Victims of migrant exploitation claim Immigration New Zealand (INZ) has further exploited them, after issuing them with a Limited Purpose Visa (LPV).
Manpreet Brar had been helping INZ in a court case against her former exploitative employer, working as a witness.
She said her ex-boss asked for $30,000 as an “employment premium” as part of her employer-assisted visa, but said she soon realised there was no actual job.
“He promised he’d give me a job and support my residency application, but when I went to the office I found there was no real work as an assistant office manager.”
She said her former boss then fled the country and she was left in the lurch, with a visa attached to an employer and job that didn’t exist.
She approached INZ, which issued her an LPV while it investigated her claims.
LPVs are issued to people visiting or in Aotearoa for a specific reason, such as family emergencies, seeking medical treatment, or working for a Recognised Seasonal Employer.
Once that express purpose is complete or fulfilled, the visa holder must leave New Zealand and cannot apply for any other visas until they’ve done so.
There are currently 49 migrants assisting INZ in exploitation cases who have been issued with an LPV.
Brar's case against her employer was dropped one month ago, and she was given 30 days to leave the country as per her LPV conditions.
Meanwhile, her husband and son can remain here.
“I thought New Zealand was much better... free of corruption... but I don’t think that anymore. If not corruption, it’s got a lot of inefficiency,” she said.
“I think I made a mistake of [sic] complaining. We have made ourselves more victim [sic] than before.”
Another migrant, who 1News cannot name because their exploitation case is currently before the courts, was also issued with an LPV when he agreed to be a witness for INZ against his former employer.
“I lost my mind, that type of mental stress,” he said in regards to facing deportation once the court proceedings are complete.
“First I was exploited by the employer, but I feel kind of the same about INZ.”
The man does not understand why victims of migrant exploitation, who are helping the government crack down on dodgy employers, are being issued with visas that force them out of the country.
Because LPV holders cannot apply for any other Kiwi visas unless they leave New Zealand, the man and Brar are ineligible for two new visas launched this year by the Government; one specifically created for victims of migrant exploitation, and another which is a pathway to residency.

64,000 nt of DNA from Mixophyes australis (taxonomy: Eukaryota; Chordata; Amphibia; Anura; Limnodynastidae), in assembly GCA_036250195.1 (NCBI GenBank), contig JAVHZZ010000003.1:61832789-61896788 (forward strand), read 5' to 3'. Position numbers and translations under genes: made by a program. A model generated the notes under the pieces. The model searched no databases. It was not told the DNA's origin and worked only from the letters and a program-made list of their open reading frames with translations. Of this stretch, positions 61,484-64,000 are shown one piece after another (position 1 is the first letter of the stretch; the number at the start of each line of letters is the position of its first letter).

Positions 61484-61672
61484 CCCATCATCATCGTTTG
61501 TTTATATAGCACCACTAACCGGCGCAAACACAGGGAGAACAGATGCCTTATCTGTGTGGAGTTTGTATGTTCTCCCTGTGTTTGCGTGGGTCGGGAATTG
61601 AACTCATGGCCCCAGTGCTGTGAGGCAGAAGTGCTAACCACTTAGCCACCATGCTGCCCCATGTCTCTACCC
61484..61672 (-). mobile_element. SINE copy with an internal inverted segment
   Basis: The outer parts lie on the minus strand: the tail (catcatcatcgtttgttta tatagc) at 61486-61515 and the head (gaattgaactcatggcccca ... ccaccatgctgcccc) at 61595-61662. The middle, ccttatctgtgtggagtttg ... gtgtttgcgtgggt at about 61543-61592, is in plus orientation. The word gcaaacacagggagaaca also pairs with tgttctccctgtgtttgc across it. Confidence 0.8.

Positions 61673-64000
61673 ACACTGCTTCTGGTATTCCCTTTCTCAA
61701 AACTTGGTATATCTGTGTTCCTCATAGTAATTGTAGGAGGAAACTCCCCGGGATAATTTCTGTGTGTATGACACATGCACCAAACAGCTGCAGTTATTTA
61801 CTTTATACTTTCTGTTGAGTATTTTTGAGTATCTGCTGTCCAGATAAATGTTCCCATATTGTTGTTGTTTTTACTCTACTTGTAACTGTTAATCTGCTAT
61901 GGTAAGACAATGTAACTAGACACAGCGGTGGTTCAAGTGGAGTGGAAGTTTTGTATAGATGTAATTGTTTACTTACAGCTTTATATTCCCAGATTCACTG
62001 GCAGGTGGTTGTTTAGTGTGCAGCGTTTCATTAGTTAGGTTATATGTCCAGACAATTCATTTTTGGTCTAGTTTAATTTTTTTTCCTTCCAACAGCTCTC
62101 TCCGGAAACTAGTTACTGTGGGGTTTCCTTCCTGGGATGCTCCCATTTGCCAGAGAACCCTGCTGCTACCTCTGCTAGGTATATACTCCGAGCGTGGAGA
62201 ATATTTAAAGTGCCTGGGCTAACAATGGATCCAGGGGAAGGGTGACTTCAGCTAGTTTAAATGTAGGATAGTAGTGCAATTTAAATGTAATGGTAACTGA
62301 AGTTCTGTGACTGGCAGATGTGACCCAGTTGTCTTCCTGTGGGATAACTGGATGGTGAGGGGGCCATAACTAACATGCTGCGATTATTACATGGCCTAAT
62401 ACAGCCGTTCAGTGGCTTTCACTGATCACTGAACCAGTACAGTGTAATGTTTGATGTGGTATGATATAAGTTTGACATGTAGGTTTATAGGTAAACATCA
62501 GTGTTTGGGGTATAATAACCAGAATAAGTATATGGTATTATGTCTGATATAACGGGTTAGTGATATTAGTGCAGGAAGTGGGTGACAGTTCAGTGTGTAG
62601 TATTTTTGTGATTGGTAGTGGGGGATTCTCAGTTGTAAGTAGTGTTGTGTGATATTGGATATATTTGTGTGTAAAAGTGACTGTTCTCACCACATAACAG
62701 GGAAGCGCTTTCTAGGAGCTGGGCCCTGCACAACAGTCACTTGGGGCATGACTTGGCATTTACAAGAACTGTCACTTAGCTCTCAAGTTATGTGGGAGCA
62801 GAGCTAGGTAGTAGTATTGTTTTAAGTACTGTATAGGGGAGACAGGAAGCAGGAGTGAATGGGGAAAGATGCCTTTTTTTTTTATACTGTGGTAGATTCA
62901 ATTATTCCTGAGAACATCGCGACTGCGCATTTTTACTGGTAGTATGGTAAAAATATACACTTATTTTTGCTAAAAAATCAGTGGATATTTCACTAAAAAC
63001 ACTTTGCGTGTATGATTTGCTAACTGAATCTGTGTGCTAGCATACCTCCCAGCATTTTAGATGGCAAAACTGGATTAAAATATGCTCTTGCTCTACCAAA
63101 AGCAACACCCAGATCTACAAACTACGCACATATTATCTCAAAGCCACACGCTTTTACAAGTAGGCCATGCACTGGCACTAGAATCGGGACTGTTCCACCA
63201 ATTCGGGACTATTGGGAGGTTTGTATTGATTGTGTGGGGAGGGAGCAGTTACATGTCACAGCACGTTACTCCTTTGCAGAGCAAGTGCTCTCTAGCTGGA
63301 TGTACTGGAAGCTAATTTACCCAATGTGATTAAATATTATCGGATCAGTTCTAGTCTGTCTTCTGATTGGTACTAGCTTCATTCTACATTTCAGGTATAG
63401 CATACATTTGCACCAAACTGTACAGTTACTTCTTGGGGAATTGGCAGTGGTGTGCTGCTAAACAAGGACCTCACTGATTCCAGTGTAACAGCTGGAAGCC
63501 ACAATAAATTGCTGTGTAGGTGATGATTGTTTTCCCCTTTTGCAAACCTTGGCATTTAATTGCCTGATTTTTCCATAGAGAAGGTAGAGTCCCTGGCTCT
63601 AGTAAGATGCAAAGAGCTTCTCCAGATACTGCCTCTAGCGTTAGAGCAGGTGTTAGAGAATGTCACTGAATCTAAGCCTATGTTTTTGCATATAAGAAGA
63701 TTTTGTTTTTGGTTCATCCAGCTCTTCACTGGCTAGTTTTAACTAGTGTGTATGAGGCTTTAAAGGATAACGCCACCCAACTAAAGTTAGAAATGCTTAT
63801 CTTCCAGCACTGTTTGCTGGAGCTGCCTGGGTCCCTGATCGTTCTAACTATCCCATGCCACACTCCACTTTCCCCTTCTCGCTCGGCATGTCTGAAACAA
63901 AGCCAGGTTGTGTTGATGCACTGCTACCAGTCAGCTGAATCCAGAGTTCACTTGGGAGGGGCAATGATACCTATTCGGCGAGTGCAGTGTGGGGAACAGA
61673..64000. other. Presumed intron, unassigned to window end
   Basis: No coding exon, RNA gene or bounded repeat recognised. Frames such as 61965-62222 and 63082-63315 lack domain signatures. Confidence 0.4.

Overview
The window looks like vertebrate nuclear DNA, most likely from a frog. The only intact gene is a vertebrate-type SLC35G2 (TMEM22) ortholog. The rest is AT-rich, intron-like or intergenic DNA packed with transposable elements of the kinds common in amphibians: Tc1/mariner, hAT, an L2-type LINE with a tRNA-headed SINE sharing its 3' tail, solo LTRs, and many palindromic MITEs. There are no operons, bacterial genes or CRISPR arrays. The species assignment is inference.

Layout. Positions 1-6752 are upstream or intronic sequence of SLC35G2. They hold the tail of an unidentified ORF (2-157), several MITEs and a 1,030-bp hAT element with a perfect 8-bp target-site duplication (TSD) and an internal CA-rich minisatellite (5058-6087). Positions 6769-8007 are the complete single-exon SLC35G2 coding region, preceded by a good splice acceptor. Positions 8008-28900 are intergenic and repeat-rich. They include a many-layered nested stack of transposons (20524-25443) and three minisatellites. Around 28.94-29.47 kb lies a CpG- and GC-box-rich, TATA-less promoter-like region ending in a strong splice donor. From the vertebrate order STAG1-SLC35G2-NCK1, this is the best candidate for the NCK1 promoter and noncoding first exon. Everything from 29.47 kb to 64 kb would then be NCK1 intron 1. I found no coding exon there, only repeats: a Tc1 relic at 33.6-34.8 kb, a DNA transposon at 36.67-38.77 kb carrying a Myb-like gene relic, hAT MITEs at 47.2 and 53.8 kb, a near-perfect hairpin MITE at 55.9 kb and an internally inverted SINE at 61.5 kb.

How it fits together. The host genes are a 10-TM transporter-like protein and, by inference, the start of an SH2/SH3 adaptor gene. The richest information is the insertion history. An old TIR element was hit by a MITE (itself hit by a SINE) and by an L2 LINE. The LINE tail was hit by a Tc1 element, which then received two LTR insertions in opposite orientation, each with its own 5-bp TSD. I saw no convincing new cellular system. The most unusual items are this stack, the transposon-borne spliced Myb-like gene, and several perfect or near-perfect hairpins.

Earlier this year, the Government rolled out a Migrant Exploitation and Protection Visa which gives victims of exploitation a pathway to leave exploitative work situations and allows them to stay in New Zealand lawfully.
More recently, the Government’s 2021 Resident Visa is now available for migrants who have lived in New Zealand for the last three years or who work in skilled or scarce supply jobs.
An estimated 165,000 migrants currently in New Zealand are eligible for the simplified residency pathway, but not the nearly 50 migrants working with INZ on Limited Purpose Visas.
“How strange is that? I’m being exploited, and I can’t even apply for that,” the unnamed man said.
One immigration lawyer is concerned the LPV system being used by INZ in migrant exploitation cases could deter victims from coming forward.
“Being given a Limited Purpose Visa means they have no other options to stay here or to change their type of visa whereas other people - who don’t report the exploitation and don’t work as witnesses - have all sorts of rights,” Alistair McClymont said.
“So in fact, the exploitative employment relationship they were in is being continued by the government restricting them to this particular visa.”
He has worked with both migrants 1News spoke to and is calling on the Government to better incentivise victims to come forward.
“They’re virtually being punished for being witnesses,” he said of the current system.
Green Party Immigration spokesperson Ricardo Menéndez March wants to see victims of migrant exploitation forced onto LPVs be eligible for the Government’s pathway to residency scheme.
“The Government urgently needs to review their settings for the one-off residency visa so that they include people on the limited visa,” he said.
“If the Government is serious on cracking down on exploitation... excluding people who are supporting the Government in these issues is not the right way.”
In a statement, Immigration Minister Kris Faafoi told 1News the Government is not looking at changing limited visa rules to aid people in similar situations.
Instead, he pointed to the new migrant exploitation visa; one that the nearly 50 exploited migrants on LPVs still cannot apply for.
Brar has put her case to stay in New Zealand directly to the minister in the hopes she does not have to leave Aotearoa.